From Israel: Network marketing & women in Israel by Esti Allina-Turnauer

Esti Allina-TurnauerSpecial correspondent from the Middle-Eastern front – Netanya – Women in Israel are no different than women anywhere else who have been presented with the unlimited opportunity that is network marketing. However, unlike the in U.S. and most English-speaking countries, women here do not enjoy ‘equal pay for equal work’ making network marketing the perfect equalizing opportunity for women here who would otherwise have to settle for at least a salary 15% lower than her male counterpart. In a society in which women and men serve side-by-side in mandatory army service, one would think that gender discrimination would be all but non-existent. Yet women’s 2-year service as opposed to men’s 3-year service, already hints at gender discrepancies if not outright discrimination. NULL To understand the significance of network marketing in the lives of Israeli women it’s important to understand the economic reality and the cultural framework. A two-income household is absolutely essential to make ends meet in this economy if one is to maintain even a basic standard of living. Women get a 3-month paid maternity leave, and can take another 3 months leave and her job will be waiting for her. When she goes to work the baby is often cared for by a private child-minder or put into daycare. Often the salary barely covers the cost of daycare, but many women do it to maintain their tenure and/or to get out of the house. Professions such as teaching and banking offer women convenient hours that allow them to be home by mid-afternoon to look after the children. (Banking hours here are 9-1, then 4-6 on certain days.) Families tend to be larger here, especially among the religious sect. In fact, in our neighborhood, our family of 6 is considered an average to small-sized family! It’s a very difficult economy in which to make ends meet. For example, my husband works in computers at a university and brings home less than $2000/month. Relative to earnings, the cost of living is high. Though, in absolute terms or for those in high tech, medicine, law, upper management, or earning an American scale salary, it is very affordable. Even if I were to work full-time (in a conventional job) we would not have enough to live on. We are fortunate to have the generous assistance of my parents to be able to send our children to music lessons and in general, maintain a reasonable standard of living. This is a huge part of the reason I work a network marketing business – to finally create financial independence and eventually financial freedom for my family. It is my highest priority to be home with my 4 boys and raise them myself; network marketing allows me to be there for my boys while helping to support the family. A woman choosing to enter the conventional work force has many obstacles. It is illegal, yet still common for a young woman to be asked in a job interview what her marriage and family plans are. A good friend of mine, a mother of 4 boys like myself, was interviewing for jobs and was asked if she planned to have anymore! I myself encountered problems with a female manager who hired me to work from home part-time, then had a change of heart explaining, ”I don’t believe a woman with young children at home can do the work.” If only she could see me now! As you can see, there are many compelling reasons for a woman to avoid the 9-5 type scenario here! It’s a jungle out there!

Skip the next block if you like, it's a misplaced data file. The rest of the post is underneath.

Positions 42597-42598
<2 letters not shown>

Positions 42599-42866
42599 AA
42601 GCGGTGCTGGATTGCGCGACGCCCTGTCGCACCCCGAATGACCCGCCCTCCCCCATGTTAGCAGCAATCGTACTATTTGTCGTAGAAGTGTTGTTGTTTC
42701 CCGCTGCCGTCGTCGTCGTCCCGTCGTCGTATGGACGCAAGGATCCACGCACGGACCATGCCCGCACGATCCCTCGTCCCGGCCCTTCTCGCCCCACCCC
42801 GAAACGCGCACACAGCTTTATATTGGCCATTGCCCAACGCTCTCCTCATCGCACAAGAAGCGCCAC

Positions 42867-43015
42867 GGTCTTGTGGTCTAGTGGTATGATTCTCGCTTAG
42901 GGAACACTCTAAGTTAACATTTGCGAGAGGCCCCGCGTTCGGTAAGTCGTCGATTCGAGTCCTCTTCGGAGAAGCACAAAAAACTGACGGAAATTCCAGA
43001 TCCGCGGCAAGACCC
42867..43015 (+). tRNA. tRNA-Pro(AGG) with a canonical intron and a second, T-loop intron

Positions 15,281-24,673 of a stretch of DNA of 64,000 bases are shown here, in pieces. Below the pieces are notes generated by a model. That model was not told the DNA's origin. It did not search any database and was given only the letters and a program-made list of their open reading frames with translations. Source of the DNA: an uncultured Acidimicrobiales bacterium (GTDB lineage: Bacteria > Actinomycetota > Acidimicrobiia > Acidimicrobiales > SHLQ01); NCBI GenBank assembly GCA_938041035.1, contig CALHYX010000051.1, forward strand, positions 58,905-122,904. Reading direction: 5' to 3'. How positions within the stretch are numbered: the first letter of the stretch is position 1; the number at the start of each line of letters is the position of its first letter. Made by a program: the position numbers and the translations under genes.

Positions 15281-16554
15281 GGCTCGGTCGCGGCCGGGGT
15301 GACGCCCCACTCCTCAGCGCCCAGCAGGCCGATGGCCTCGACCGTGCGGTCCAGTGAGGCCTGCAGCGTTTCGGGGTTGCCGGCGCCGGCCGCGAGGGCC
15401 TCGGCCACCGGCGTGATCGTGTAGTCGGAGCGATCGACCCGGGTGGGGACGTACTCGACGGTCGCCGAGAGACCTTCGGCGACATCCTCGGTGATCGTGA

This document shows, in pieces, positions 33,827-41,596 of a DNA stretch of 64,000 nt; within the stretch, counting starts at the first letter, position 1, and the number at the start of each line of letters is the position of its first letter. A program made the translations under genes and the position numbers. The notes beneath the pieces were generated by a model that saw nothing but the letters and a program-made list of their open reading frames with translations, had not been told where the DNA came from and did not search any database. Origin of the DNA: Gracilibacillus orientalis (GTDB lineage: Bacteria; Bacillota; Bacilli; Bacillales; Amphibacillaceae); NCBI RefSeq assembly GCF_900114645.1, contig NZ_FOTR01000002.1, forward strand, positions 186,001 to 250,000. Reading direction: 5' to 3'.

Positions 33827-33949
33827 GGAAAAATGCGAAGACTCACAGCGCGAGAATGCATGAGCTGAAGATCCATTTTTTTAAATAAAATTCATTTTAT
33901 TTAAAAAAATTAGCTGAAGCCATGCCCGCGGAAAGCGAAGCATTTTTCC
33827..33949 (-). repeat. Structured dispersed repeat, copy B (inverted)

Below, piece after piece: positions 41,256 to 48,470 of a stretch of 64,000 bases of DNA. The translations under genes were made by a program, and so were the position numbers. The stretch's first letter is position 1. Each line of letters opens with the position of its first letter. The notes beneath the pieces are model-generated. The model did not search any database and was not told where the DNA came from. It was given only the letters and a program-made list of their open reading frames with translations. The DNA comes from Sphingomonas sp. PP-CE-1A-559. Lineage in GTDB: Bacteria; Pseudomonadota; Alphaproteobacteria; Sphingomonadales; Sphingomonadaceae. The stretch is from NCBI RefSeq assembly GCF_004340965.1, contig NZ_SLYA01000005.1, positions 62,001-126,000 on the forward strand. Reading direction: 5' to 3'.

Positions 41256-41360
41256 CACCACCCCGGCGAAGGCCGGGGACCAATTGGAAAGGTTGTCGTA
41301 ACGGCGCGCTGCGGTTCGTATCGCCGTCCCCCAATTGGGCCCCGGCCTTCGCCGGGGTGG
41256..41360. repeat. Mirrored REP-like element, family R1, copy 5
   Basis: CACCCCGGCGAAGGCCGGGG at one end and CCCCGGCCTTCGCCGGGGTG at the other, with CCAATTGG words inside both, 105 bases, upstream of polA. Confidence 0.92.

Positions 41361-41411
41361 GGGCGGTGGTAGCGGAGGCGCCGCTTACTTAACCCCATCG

Some interesting observations from many in the network marketing industry with whom I spoke to gather information for this article:

  • at least 10 or more network marketing and direct sales companies operate in Israel;
  • these companies began operating in Israel in the mid-late 1980’s;
  • almost all of these companies revolve around health and beauty products;
  • Distributors are mostly women (about 80%);
  • the Russian immigrant segment of the population are hugely successful in these businesses;
  • Arab women are involved, but there is no integration between the Arab and Jewish distributors – each works in their own communities;

What Israeli women have in common with their foreign counterparts is their reasons for entering network marketing. Rachael Wel noted that the flexibility built into this kind of business was perfectly suited to women working around the demands of home and family.